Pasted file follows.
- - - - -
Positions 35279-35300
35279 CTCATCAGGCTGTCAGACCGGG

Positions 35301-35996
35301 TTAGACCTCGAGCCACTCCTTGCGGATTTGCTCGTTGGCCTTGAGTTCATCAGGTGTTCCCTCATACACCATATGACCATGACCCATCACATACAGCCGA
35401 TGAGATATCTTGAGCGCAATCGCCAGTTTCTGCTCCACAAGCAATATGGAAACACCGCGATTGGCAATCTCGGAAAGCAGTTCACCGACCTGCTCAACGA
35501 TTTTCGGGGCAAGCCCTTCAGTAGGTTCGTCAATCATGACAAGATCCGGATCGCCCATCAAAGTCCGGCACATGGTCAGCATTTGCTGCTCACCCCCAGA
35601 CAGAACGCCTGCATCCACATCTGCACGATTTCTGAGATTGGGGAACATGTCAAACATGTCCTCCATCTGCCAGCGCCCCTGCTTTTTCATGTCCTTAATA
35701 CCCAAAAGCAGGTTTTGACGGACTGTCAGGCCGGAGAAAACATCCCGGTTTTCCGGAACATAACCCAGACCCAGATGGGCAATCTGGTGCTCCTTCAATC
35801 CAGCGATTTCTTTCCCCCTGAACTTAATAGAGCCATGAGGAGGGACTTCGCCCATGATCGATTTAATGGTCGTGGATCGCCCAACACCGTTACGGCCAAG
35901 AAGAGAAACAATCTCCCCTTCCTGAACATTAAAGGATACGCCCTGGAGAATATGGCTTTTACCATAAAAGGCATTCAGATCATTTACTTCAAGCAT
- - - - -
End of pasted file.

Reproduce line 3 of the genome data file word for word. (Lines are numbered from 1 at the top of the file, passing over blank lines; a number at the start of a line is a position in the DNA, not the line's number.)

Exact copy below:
Positions 35301-35996